Today's babies won't know life without climate change, new report warns

Among the most immediate and long-lasting health threats from climate change is air pollution

Kids hit worst by climate change: Lancet

And they're at risk for lifelong health threats unless the world meets Paris Agreement targets to limit warming to well below 2 degrees Celsius, the scientists reported in the November 14 issue of The Lancet.

"The damage done in early childhood is persistent and pervasive, with health consequences lasting a lifetime", Watts said.

About 600 million Indians are at risk from the fallout of a rise in global mean temperature, IndiaSpend on October 8, 2018. "They will bear the vast majority of the burden of climate change", said Dr. Nick Watts, an Australian emergency room physician and lead author of the global report.

The report mentioned "nothing short" of a 7.four p.c year-on-year minimize in Carbon dioxide emissions till 2050 would restrict world warming to 1.5C.

A major academic review of the impact climate change has on human health has found that more than half of the almost 450,000 Canadians evacuated from their homes due to wildfires since 1980 were displaced in the past decade, and says that more than 1,000 Canadians were killed by air pollution related to the transportation industry in 2015.

The report notes that as temperatures rise, infants will bear the greatest burden of malnutrition and rising food prices - average yield potential of maize and rice has declined nearly 2% in India since the 1960s, with malnutrition already responsible for two-thirds of under-5 deaths.

As the decades pass, levels of malnutrition will escalate, the study claims, with global yields of crops such as rice, soy and maize set to plummet as temperatures surpass 2C above pre-industrial levels.

The report warns that rising temperatures will increase the spread of diseases such as mosquito-borne dengue fever and highly infectious diarrhoea caused by Vibrio bacteria, reduce yields for staple crops such as wheat, rice and maize by 4-6 per cent while the world's population soars, increase the risk of malnutrition and price rises, intensify heatwaves, with deaths from extreme temperatures in the United Kingdom rising from 2,000 to 7,000 a year by the 2050s.

While there has been increased public attention to climate change over the past year, governments have not responded on the scale needed, the report said.

50% of the countries surveyed have either completed or are now undertaking a climate change risk assessment. Cereal prices could rise up to 23% by 2050 due to climate change, making cereals unaffordable for the poor, it said, as IndiaSpend on September 2, 2019. Over the past 30 years, the number of climatically suitable days for Vibrio bacteria that cause much of diarrhoeal disease globally has doubled, as per the Lancet report. This not only increases the likelihood of children contracting diseases such as cholera in at-risk regions, it also enlarges their spread.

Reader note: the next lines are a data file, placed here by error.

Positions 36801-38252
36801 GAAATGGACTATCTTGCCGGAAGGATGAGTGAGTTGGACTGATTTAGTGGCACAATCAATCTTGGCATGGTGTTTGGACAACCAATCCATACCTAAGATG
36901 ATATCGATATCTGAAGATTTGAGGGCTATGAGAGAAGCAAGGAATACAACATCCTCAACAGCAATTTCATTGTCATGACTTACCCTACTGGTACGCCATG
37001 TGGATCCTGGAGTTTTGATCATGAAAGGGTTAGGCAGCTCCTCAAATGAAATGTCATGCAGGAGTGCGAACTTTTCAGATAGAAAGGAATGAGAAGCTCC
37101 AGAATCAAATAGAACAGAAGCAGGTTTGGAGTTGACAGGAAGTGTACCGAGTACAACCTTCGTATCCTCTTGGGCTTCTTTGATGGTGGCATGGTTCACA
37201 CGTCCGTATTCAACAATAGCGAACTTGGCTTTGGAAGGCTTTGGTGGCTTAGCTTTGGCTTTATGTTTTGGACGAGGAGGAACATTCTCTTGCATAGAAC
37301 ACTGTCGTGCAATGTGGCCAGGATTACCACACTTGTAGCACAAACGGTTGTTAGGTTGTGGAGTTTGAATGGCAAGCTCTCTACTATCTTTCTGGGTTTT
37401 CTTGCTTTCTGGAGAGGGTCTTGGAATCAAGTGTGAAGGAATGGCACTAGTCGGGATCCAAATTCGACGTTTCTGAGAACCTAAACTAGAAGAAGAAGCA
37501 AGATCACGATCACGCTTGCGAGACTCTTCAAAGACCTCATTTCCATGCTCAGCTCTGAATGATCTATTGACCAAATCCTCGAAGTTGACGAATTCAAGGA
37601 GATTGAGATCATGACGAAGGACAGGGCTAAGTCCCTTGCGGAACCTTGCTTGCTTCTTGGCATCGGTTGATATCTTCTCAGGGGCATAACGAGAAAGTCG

Children will face more food shortages and infections if climate change continues unchecked, researchers from the World Health Organization and 34 other institutions warn.

Nine of the top 10 years where conditions were most ripe for dengue fever transmission have occurred since 2000, the report said. Around half of the world's population is now at risk. And children, the elderly, the poor and the sick are most hurt during extreme heat with risky overheating, respiratory disease and kidney problems. This is especially damaging to children as their lungs are still developing.

The data gathered by researchers from different universities outlines extensive health damage from climate change, such as risky levels of air pollution contributing to 2,800 premature deaths in Australia in 2016.

On air pollution, the new research calculates that small particulate matter - known as PM2.5 - would cost Europe €129bn a year if emissions remained at 2016 levels.

"It's not something that affects us in 2100; it's something that affects us the 14th of November, 2019".

Most countries have experienced an increase in people exposed to wildfires since 2001-2004 with a financial toll per person 48 times larger than flooding.

India alone saw an increase of more than 21 million exposures, and China around 17 million, resulting in direct deaths and respiratory illness as well as loss of homes, according to the report. The report also said the cholera version of Vibrio has increased almost 10 per cent.

She recalls the 2015 heatwave in India that killed thousands. The researchers found that there were more than 220 million additional heat wave exposures in 2018 for people over 65 compared to the average between 1986 and 2005.

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